The Bhopal gas tragedy on the night of 3 December, 1984, killed 15,274 people. But those who were yet to be born, were left with a life worse than death.
While the exact number of children born with congenital defects is not available, they are struggling to become self-reliant - often
without any help from the state government.
The neglect shows most in the case of the most courageous - those who chose sports to prove their mettle.
Sachin, 19, is unable to stand without support but he has won gold in tri-cycle races. "At least the government can treat us like normal sportspersons, who receive a lot of appreciation and support," he said.
"Despite winning 72 medals in national events, these players never received any honour," said coach Tarique Ahmed. "They need proper infrastructure, training and exposure, which is not possible without government support. They also need jobs."
Twelve-year-old Payal Razak is a case in point. The hearing and speech impaired child is a gold winning sprinter - despite the lack of proper training. She wanted to win medals at the international level, Payal expressed in sign language.
"We have written asking for jobs and prize money for the children of gas victims who brought laurels for the state, but we didn't receive any reply from the department of social justice," said Dipankar Banerjee, commissioner (disability).
No compensation yet
On the night of December 3, 1984, three uniformed men stood tall to ensure that the maximum people could be saved from the world's worst industrial disaster. The poisonous methyl isocyanate gas left them with nausea, suffocation and red, watering eyes. But they had not a thought to spare for themselves - or their families back home.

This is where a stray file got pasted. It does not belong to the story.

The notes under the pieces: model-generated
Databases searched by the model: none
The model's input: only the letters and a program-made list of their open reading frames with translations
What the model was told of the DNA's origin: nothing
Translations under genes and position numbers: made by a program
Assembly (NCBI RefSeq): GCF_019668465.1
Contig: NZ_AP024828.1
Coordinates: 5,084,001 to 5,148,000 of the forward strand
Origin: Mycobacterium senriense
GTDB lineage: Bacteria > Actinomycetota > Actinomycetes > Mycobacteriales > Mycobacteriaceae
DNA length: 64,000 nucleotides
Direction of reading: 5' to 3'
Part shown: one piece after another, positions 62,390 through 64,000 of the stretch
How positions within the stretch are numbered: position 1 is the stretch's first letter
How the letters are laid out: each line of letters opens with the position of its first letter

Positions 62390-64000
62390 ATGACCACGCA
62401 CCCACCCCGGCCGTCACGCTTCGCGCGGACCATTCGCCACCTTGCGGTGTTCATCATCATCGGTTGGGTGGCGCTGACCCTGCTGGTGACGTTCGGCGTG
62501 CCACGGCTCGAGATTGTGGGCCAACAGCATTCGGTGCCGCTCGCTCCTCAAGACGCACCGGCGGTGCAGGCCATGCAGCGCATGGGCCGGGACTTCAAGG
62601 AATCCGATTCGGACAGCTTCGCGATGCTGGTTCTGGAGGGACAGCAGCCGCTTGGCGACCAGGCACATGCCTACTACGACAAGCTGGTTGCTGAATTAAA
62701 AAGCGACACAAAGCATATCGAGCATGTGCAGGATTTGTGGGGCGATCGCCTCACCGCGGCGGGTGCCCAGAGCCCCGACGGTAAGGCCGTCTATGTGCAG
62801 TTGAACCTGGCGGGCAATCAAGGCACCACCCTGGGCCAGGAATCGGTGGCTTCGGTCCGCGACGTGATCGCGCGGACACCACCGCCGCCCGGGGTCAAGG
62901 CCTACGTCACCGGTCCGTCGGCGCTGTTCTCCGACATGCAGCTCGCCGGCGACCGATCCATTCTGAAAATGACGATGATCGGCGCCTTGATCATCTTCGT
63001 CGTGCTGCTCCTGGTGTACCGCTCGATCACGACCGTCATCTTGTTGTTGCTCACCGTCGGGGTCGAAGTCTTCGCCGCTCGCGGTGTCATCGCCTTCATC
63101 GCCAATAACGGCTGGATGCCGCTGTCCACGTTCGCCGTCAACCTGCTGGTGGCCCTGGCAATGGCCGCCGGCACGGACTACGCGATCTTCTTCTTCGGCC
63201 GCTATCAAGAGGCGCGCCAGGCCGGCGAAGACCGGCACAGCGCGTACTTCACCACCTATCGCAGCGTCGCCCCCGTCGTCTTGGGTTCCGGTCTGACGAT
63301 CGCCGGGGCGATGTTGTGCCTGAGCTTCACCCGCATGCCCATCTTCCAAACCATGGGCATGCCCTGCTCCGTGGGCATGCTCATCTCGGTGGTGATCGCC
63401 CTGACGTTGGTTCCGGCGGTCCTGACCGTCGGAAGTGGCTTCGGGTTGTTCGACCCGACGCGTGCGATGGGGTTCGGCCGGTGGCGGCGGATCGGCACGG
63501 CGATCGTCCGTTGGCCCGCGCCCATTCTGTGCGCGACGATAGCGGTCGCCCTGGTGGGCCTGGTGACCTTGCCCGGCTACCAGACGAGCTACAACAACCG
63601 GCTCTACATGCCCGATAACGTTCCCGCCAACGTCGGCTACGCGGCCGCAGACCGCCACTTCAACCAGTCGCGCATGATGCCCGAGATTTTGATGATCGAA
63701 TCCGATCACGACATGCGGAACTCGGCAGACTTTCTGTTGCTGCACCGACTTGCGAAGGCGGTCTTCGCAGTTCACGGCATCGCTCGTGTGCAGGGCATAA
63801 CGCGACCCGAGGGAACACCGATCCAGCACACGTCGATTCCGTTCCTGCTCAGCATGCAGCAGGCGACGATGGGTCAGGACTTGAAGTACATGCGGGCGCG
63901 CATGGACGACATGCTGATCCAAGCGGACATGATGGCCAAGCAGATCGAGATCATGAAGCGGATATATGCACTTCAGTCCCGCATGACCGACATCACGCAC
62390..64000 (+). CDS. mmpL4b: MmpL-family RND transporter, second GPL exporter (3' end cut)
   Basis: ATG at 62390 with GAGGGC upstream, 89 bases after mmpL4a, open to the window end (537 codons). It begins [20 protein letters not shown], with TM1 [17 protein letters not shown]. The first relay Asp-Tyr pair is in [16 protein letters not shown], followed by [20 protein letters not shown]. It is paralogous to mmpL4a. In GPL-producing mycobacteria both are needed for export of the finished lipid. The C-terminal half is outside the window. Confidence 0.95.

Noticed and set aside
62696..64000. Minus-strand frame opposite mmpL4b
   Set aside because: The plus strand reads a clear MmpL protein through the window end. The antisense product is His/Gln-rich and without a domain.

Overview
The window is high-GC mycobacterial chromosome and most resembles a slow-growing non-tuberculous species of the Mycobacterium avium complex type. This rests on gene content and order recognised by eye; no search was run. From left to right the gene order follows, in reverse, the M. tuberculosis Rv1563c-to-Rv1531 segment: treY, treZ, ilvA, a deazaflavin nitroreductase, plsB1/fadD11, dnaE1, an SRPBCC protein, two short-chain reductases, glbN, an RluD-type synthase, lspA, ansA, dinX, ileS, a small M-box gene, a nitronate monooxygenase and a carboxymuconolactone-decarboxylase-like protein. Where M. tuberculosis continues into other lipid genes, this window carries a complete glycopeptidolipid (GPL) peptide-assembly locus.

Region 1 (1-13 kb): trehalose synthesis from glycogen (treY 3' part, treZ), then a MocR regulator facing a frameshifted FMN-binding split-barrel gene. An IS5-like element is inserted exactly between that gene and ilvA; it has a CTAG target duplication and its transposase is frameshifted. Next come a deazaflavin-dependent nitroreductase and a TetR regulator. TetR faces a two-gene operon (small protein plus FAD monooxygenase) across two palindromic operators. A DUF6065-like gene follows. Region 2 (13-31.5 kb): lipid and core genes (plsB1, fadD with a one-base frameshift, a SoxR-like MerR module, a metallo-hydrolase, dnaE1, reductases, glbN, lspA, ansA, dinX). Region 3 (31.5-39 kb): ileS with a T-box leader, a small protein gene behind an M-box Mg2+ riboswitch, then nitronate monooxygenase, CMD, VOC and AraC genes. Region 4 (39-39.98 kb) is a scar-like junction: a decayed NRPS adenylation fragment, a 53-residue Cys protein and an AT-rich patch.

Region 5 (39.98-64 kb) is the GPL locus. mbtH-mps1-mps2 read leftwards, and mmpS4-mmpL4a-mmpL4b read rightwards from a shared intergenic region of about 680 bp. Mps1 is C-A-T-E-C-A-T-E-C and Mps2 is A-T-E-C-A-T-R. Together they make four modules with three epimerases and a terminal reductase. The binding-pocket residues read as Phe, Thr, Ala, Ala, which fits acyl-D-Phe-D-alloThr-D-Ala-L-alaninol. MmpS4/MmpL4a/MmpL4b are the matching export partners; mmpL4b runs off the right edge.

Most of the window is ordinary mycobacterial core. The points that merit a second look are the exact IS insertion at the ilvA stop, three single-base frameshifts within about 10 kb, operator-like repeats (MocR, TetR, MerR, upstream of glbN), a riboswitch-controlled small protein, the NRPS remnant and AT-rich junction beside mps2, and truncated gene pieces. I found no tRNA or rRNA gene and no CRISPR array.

All three survived - but their health complications continue. And to add insult to injury, none of them were given any compensation, let alone recognition.
Retired additional SP Surendra Singh Thakur, then in-charge of Hanumanganj police station, retired DSP Naseem Khan, then in-charge of Gunga police station and ex-army man from J&K, Ghulam Mohi-ud-Din Wani, then captain with the 3EME centre infantry in Bhopal, are bitter men today.
The ground for barring the two police officers from compensation was that they did not appear for the hearing in the claims court. The officers said they never received any communication on the subject.
Wani received multiple communications. But when he approached the officials, he was told no letter was sent to him. In February 2011, his case was closed, citing a Supreme Court order of March 2001.
"I lost one of my kidneys and still suffer from lung and eye problems," Wani said on telephone from Bandipura in J&K.
"At least a compensation would have been an endorsement of my efforts," Thakur said from Jabalpur.
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